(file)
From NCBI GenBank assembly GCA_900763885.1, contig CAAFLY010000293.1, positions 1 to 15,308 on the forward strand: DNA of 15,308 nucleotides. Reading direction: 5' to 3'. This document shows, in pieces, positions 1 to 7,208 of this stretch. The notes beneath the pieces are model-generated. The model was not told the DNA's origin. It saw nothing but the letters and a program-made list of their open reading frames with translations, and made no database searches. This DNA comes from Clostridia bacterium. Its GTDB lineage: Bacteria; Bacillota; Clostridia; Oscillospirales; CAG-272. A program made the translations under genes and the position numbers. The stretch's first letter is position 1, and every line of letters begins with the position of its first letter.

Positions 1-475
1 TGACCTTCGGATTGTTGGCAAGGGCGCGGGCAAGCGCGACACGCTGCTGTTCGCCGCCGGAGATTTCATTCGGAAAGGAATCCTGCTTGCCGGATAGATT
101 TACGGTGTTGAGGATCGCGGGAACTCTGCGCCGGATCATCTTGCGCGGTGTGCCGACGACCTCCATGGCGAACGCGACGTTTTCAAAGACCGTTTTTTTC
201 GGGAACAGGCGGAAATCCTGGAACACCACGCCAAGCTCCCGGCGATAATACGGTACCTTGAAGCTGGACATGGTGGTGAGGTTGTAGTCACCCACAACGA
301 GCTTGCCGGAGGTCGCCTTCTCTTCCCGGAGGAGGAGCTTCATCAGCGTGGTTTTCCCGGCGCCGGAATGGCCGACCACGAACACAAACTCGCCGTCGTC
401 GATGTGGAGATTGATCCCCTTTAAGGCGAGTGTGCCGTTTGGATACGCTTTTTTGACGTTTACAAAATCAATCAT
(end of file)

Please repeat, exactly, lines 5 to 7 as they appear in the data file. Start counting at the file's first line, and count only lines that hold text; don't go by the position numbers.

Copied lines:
201 GGGAACAGGCGGAAATCCTGGAACACCACGCCAAGCTCCCGGCGATAATACGGTACCTTGAAGCTGGACATGGTGGTGAGGTTGTAGTCACCCACAACGA
301 GCTTGCCGGAGGTCGCCTTCTCTTCCCGGAGGAGGAGCTTCATCAGCGTGGTTTTCCCGGCGCCGGAATGGCCGACCACGAACACAAACTCGCCGTCGTC
401 GATGTGGAGATTGATCCCCTTTAAGGCGAGTGTGCCGTTTGGATACGCTTTTTTGACGTTTACAAAATCAATCAT